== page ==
Sunday, 14th August 2022
<To guardian.ng
Search
Breaking News:

HOMEF seeks reinstatement of ‘rights to food’ clause in the constitution

By Joke Falaju, Abuja
27 February 2022   |   3:50 am
Health of Mother Earth Foundation (HOMEF) has called on the National Assembly’s Committee on the review of the 1999 Constitution to reinstate the clause on the ‘right to food’ allegedly deleted in the Constitution’s amendment bill.

Health of Mother Earth Foundation (HOMEF) has called on the National Assembly’s Committee on the review of the 1999 Constitution to reinstate the clause on the ‘right to food’ allegedly deleted in the Constitution’s amendment bill.

In a statement made available to journalists in Abuja, the foundation said the amendment bill, pending before the two chambers of the National Assembly seeks to introduce – ‘right to food’ and ‘food security’ in chapters two and four, to “address the failure of agricultural policies to ensure food security; given the philosophical context that there can be no food security without the right to food.”

The Senate and House of Representatives Committees that are currently reviewing the Constitution have reportedly rejected the clause on the ‘right to food’ based on the premise that passing the bill with the clause as proposed could put more financial burden on the government. The clause was also rejected on the ground that it “could be misinterpreted by citizens and might lead to damaging consequences.”

The Director of HOMEF, Nnimmo Bassey, who expressed disappointment at this move, said the right to adequate food is a long-standing fundamental human right, universally accepted for years and thus should not be cherry-picked by the legislators.

Bassey added that “to remove the clause from the bill is to reinforce lack of regard for the people and keep an open door for the purveyors of risky technologies, such as genetic modification and gene editing in agriculture, as well as policies designed against the smallholder farmers who are the pillar of agriculture in the country.”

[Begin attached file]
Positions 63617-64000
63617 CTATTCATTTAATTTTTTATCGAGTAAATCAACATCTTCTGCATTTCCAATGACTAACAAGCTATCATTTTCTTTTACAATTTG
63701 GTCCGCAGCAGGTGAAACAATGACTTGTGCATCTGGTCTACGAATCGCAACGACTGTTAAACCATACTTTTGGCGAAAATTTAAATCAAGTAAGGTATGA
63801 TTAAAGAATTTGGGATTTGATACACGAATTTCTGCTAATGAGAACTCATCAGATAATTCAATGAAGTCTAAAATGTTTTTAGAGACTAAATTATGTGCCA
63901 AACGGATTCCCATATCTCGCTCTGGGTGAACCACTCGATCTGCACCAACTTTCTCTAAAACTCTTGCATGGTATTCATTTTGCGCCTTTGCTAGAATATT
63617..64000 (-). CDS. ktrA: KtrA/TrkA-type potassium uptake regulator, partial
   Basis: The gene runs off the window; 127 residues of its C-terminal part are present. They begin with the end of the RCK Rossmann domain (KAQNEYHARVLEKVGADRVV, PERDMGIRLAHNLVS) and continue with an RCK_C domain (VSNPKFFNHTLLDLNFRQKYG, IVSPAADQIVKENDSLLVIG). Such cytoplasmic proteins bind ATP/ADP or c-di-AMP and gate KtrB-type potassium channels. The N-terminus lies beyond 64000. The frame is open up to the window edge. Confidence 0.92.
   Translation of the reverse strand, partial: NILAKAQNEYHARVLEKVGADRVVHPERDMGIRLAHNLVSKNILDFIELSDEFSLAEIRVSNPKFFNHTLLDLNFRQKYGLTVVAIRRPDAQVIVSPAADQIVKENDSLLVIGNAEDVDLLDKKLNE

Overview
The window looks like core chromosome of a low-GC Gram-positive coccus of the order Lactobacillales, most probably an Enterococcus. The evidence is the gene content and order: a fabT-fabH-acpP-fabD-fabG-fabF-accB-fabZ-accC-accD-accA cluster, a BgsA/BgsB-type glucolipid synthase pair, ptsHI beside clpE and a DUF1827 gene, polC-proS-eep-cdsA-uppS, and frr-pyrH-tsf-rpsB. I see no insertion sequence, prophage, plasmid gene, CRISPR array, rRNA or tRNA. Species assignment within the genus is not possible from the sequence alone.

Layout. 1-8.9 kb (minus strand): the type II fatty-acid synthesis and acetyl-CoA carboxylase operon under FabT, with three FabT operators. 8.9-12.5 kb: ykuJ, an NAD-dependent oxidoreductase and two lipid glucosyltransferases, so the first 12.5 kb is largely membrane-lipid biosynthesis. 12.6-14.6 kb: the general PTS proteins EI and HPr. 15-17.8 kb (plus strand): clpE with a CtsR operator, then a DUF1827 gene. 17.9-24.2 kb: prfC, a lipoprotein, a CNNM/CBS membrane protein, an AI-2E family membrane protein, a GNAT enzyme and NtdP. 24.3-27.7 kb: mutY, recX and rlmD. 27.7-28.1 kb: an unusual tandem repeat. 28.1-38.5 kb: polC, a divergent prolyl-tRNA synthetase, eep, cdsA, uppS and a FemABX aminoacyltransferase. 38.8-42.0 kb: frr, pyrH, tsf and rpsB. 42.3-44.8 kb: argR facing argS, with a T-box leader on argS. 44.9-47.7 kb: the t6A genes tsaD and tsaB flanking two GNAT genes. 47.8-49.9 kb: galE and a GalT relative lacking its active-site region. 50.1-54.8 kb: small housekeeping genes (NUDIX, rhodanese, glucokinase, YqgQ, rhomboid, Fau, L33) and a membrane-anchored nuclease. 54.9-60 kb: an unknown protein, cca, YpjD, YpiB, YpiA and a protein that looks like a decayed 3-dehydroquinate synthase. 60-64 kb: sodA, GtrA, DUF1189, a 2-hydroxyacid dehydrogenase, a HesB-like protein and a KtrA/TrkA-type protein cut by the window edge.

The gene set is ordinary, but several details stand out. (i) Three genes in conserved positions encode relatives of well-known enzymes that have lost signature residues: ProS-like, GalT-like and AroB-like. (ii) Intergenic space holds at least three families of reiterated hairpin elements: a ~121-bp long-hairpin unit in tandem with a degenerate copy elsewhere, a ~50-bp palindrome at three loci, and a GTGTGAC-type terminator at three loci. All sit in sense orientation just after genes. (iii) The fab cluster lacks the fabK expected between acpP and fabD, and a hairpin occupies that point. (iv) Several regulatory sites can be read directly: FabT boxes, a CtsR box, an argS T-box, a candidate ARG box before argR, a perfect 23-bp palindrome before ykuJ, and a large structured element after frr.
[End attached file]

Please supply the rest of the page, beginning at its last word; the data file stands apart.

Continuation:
Coordinator, Food Sovereignty Programme at Friends of the Earth Nigeria/Africa, Mariann Orovwuje, said the recognition of the right to food in the Constitution would ensure accountability, transparency, better governance and policies to provide a thriving environment for optimum food productivity.

She stressed that the right to food is anchored on human rights and is recognised in many international treaties and conventions, including the Universal Declaration on Human Rights (UDHR), the International Covenant on Economic, Social and Cultural Rights (ICESCR), Convention on the Elimination of all Forms of Discrimination against Women (CEDAW) and Convention on the Rights of the Child (CRC), UN Resolution23 on Food Security 1998 and the African Charter on Human Right 1986.

HOMEF’s Programme Manager and Project Lead on Hunger Politics, Joyce Brown, said for the country to address the problem of hunger, having the ‘right to food’ enshrined in the Constitution is an expedient first step. “It will engender policy coherence and effectiveness such that the actual needs of the people are addressed from a fundamental rights approach.”